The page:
The top three advocates to emerge from these rounds are offered the chance to participate as part of the Lewis & Clark team for the national environmental law competition. The national team then writes a brief (due around Thanksgiving) for the competition and begins a series of intense practice rounds – again in front of lawyers from throughout the faculty and community - in preparation for the competition.

Each year the team puts in extraordinary hours to achieve mastery of the subject and law with up to 30 or more practice rounds. As a past moot court participant noted: “moot court was the single most challenging and rewarding experience I have had in an academic context. The name ‘moot court’ belies its true impact. Somewhat ironically, it is the realest thing I’ve done in law school. It is a training ground for the world of competent and confident lawyering. Under Professor Johnston’s passionate and intensely focused tutelage, you feel like a lump of clay being molded into something with real form, substance and character. It is a process. It is a challenge. It is explosive growth. And it was an absolute pleasure to be a part of it.”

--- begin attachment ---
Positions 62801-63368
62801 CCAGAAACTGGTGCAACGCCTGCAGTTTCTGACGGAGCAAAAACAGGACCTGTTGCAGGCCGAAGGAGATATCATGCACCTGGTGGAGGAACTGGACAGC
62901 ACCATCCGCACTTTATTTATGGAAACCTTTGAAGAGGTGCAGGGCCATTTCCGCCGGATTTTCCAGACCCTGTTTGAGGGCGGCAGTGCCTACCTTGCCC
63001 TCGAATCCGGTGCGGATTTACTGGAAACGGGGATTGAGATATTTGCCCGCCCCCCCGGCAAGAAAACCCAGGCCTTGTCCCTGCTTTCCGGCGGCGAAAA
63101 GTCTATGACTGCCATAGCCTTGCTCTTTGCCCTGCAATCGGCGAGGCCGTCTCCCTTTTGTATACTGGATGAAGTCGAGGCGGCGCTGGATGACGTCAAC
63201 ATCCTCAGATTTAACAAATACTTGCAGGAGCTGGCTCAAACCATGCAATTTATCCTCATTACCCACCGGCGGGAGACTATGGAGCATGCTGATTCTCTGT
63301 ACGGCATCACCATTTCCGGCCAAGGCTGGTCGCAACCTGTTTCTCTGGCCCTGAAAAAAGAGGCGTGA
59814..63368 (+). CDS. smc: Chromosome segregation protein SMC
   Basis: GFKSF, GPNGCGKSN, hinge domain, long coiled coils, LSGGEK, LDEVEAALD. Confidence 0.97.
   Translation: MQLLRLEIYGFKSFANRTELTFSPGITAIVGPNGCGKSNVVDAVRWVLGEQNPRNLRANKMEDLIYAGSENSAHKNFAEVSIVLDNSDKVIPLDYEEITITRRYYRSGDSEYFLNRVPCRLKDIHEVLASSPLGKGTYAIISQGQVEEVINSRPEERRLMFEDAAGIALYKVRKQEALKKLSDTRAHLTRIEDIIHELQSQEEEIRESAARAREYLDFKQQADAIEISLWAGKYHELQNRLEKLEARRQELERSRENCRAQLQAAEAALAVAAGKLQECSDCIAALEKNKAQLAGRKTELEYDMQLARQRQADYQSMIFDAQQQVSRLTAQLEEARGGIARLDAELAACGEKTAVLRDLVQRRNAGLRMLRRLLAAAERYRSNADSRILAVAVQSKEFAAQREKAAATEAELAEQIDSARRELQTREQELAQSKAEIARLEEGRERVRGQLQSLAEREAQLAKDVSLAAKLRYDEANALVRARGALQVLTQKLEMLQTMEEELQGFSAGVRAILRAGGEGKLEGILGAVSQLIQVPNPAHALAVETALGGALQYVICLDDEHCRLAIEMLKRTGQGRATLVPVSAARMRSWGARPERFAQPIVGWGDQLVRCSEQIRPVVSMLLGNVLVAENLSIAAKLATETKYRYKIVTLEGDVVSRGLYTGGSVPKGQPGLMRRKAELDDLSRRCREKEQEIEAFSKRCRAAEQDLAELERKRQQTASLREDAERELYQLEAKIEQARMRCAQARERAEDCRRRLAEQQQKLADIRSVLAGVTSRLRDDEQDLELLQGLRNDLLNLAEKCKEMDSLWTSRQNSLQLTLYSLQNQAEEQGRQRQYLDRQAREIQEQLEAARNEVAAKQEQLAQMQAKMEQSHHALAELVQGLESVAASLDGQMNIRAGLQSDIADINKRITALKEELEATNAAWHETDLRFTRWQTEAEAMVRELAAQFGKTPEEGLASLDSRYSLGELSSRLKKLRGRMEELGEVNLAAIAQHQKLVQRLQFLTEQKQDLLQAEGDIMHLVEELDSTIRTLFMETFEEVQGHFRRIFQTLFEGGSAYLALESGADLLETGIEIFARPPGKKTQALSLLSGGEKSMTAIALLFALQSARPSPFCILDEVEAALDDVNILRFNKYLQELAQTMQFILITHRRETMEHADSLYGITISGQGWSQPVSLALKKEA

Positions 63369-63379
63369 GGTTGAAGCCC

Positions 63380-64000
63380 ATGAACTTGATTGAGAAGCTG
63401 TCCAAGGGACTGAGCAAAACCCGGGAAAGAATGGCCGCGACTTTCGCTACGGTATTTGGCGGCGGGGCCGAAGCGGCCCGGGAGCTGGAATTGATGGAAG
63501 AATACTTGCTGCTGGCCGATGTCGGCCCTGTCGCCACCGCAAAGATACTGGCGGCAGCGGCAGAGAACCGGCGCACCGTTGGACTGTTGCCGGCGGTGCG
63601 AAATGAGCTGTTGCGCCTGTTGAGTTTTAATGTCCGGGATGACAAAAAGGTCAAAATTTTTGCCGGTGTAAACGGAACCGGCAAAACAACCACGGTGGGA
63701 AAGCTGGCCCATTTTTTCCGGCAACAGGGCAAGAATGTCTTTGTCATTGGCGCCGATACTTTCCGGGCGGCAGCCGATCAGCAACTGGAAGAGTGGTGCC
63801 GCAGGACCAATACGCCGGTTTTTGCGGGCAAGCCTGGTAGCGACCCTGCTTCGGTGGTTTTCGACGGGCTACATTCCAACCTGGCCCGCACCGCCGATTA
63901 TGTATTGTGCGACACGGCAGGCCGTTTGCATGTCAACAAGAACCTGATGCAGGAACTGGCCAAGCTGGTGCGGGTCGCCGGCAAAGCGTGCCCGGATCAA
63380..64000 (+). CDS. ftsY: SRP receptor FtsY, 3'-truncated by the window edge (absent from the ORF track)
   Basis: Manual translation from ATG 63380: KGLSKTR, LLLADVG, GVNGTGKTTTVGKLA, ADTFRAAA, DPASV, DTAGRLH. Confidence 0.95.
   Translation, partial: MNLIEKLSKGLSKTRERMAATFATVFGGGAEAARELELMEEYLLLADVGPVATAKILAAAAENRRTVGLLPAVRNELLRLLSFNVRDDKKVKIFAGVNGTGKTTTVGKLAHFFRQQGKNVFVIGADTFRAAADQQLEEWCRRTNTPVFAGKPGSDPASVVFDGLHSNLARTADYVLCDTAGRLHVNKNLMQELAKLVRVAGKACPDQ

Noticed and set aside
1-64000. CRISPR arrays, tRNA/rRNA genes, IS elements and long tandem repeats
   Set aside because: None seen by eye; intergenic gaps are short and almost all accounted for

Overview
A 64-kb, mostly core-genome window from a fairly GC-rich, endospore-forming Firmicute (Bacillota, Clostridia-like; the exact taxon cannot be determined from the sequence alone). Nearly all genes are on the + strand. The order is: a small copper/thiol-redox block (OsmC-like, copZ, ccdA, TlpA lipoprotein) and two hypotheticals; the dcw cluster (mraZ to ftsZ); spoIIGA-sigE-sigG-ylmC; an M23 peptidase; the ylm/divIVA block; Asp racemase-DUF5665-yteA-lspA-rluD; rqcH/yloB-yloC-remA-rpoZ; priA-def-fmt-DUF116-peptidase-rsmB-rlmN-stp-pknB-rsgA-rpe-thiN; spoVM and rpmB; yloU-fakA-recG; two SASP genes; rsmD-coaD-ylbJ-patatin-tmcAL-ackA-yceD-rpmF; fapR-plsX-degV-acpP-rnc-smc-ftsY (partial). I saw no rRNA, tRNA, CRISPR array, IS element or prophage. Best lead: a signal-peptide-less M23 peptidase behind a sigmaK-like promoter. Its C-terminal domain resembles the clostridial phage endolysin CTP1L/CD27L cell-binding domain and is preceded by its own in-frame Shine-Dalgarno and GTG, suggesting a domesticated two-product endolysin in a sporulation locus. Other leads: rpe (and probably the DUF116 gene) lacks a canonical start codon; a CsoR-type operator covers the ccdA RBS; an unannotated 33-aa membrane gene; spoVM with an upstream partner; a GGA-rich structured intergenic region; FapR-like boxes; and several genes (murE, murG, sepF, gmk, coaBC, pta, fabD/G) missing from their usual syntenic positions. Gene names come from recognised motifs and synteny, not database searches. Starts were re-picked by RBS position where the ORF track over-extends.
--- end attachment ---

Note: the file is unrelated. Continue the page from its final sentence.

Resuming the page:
For more information about the moot court class and competition click here.

Below is a chart of Lewis & Clark Law School teams’ success at the national competition (the competition typically involves teams from somewhere between 68 and 84 law schools):

Champions:

1994 - Jenifer Johnston, Nancy Perry and Scott Shapiro

1995 - Leah Christensen, Jenifer Johnston and Nancy Perry

2002 - Allison LaPlante, Tanya Sanerib and Tyson Smith

2004 - Dave Jones-Landry, Isa Lester and Kristin Ruether

2008 - Bethany Cotton, Liz Crosson and Diana Federoff

2009 - Tarah Heinzen, Erica Maharg and Lizzy Zultoski

2010 - John Krallman, Ben Luckett and Lizzy Zultoski

Finalists (top 3):

1992 - Mike Halloran, Stephanie Parent and Vickie Thimmesch

1997 - Paul Conable, Ken Larish and Julie Weis

1998 - Chris Panoff, K.C. Schefski and Peter Scott

2001 - Melissa Powers, Allison LaPlante and Tanya Sanerib

2007 - Dan Mensher, Jamie Saul and Ellen Trescott

2011 – Ellie Dawson, John Krallman, and Marla Nelson

2012 – Marla Nelson, Meredith Price, and Daniel Timmons

2013 - Andy Erickson, Maggie Hall, and Meredith Price

Semifinalists (top 9):

1993 - Scott Ames, Edie Matulka and Sam Rauch

1996 - Ken Larish, Dana Messenger and Julie Weis

2006 - Dawn Dickman, Dan Mensher and Tami Santelli

2014 – Laura Kerr, Daniel Rottenberg, and Ben Saver

2015 – Daniel Rottenberg, Jake Duginski, and Stephanie Grant

2016 – Josh Fortenbery, Cameron Jimmo, and Kathryn Roberts

2017 – Kathryn Roberts, Amy Saack, and Rachel Briggs

2021 – Michael Benjamin Smith, Alex Houston, and Haley Nicholson

Quarterfinalists at Pace (top 27):

1999 - Wendi Hammond, Mike Newhouse and K.C. Schefski

2000 - Wendi Hammond, Mike Newhouse and Melissa Powers

2003 - Lance Clark, Chris Len and Tyson Smith

2018 – Rachel Briggs, Andrew Futerman, and Kacy Manahan

2019 – Rachel Blackburn, Sangye Ince-Johannsen, and Ben Scissors